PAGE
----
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House Speaker José Oliva.

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House workshops spending plan ahead of floor vote

Familiar issues separate the House and Senate proposals.

The House refined its $91.4 billion budget proposal Wednesday, shortly after the Senate positioned its more ambitious spending plan for a floor vote.

Both packages are queued up for Thursday votes.

Nearly $1.5 billion separates the two plans, with divergence on VISIT FLORIDA, Florida Forever and affordable housing funding (the Sadowski Affordable Housing Trust Fund) accounting for some of the more high-profile schisms.

The Senate adjusted its proposal to account for changing demographic realities and insights not available when Gov. Ron DeSantis advanced his budget last fall.

However, Speaker José Oliva‘s team resisted the urge for comprehensive revision, citing the integrity of reserves and the need to save for a “rainy day.”

House budget chair Rep. Travis Cummings called this “the best budget we could have imagined … not only fiscally responsible but also addresses great needs.”

Cummings noted the budget was $381 million over the previous year’s, but represented a reduction in per capita spending.

But it’s not all austerity: he spotlighted $650 million for the environment and $650 million for teacher raises, solid starting points.

Rep. Chris Latvala , discussing the PreK-12 appropriations, also noted the “highlight” of the House education proposal.

The plan would lift base salaries, with money to “increase the minimum base salary for a full-time classroom teacher to an amount that is achievable by the school district’s portion of the $500 million; however, no school district is required to increase the minimum base salary to an amount that exceeds $50,000.”

“There’s $500 million that’s going to be used to raise the base salary to $47,500, and an additional $150 million for districts … for teachers that did not receive the $500 million,” Latvala said.

Democrats drilled down into the mechanisms of the broad pitch. Their inquiry revealed new funds will not cover “some staff members” the way they do classroom teachers.

Districts will have discretion to give raises, Latvala said, but the budget doesn’t program money for support staff.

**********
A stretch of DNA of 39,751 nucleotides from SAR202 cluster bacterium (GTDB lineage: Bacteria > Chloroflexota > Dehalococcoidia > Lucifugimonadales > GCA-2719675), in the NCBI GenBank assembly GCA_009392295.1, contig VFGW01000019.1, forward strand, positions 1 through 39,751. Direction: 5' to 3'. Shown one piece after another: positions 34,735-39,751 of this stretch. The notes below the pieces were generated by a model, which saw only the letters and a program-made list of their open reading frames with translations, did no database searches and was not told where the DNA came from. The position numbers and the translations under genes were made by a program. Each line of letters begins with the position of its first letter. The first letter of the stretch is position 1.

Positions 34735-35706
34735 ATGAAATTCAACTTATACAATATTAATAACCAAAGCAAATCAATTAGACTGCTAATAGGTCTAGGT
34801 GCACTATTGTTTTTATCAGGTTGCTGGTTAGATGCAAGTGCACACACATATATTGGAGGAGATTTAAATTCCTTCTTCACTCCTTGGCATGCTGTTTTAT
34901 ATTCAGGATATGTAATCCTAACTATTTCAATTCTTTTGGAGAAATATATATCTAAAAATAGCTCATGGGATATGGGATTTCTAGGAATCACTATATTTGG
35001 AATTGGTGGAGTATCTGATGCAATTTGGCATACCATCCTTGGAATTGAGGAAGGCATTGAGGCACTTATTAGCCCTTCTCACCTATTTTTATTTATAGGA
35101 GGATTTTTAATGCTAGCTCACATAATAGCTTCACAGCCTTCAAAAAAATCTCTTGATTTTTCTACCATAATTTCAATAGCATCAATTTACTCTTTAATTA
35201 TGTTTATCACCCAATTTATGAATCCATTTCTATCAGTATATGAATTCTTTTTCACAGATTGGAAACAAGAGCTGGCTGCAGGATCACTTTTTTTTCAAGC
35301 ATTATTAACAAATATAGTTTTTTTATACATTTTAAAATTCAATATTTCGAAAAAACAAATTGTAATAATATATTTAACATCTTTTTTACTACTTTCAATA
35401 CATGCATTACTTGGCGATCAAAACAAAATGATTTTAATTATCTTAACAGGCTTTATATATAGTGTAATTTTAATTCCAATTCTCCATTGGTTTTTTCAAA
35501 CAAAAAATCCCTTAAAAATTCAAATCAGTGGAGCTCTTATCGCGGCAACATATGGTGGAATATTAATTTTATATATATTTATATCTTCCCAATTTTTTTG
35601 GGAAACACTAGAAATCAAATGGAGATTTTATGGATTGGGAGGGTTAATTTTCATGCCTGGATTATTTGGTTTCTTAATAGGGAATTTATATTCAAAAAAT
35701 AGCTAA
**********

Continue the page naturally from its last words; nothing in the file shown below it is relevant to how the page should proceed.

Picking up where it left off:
“168,000 teachers will receive a pay raise … not a bonus, not a pat on the back,” he noted.

The health care budget highlights, meanwhile, include fully-funding Medicaid.

“No category of Medicaid eligibility is limited or reduced,” Rep. MaryLynn Magar remarked.

The budget also contemplates $8 million for a DCF “accountability initiative,” she said.

Justice chair Clay Yarborough highlighted new money ($28 million) for prison-based hepatitis C treatment.

He also spotlighted correctional officer recruiting and retention, with $13.7 million of new money for the “phased in” 8.5 hour shift pilot project for guards, and $7.4 million for a new Department of Corrections mental health facility and retrofitting others to meet Americans with Disabilities Act guidelines.

Rep. Randy Fine, highlighting the $8.3 billion higher education budget, noted increased funding for the four-year Florida College System (1.3% over the current budget).

Reductions in funding include cuts in recurring appropriations projects and cuts to institutions with “large carry-over balances.”

“We gave them too much money … appropriated more than was necessary to run the institutions over time,” Fine explained.

Increases in funding, however, will go to district technical centers: a priority for Gov. Ron DeSantis.

State universities, meanwhile, see a cut of 0.6%, with $50 million in nonrecurring allocations for schools with large carry-over balances.

Transportation and Tourism Chair Jay Trumbull noted the $144 million threshold for affordable housing funding (less than half of the Senate target).

He did not mention zeroing out VISIT FLORIDA, a change from his similar presentation in the House budget committee last week, until asked by Rep. Lorraine Ausley.

Trumbull took the House position, noting that this year’s cut to $50 million in marketing budget coincided with a rise in tourism.

“Florida sells itself,” he said, a position that VISIT FLORIDA itself does not share.

Chair Holly Raschein of the Agriculture and Natural Resources committee highlighted $650.2 million for water resources, with $324.6 million going to the Everglades.

A big difference with the Senate: just $20 million for Florida Forever’s land acquisition program, well below the $100 million the Governor seeks and the $125 million the Senate wants.

Rep. Ben Diamond wondered what $20 million would accomplish given the list of properties slated for acquisition. Raschein, who represents the Keys, noted that Everglades restoration was the priority in this budget, but said that this is just the “first round” of budget hearings.

Rep. Kim Daniels also noted funding shortfalls, irking Raschein, who noted Florida Forever got $34 million last year.

“$20 million is a meaningful amount,” Raschein chided.

Also, $359 million is earmarked for hazardous waste cleanup, $62 million for citrus canker, and $50 million for beach restoration.

Written By

A.G. Gancarski has been a working journalist for over two decades. Gancarski has been a correspondent for FloridaPolitics.com since 2014. In 2018, he was a finalist for an Association of Alternative Newsweeklies "best political column." He can be reached at a.g.gancarski@gmail.com.

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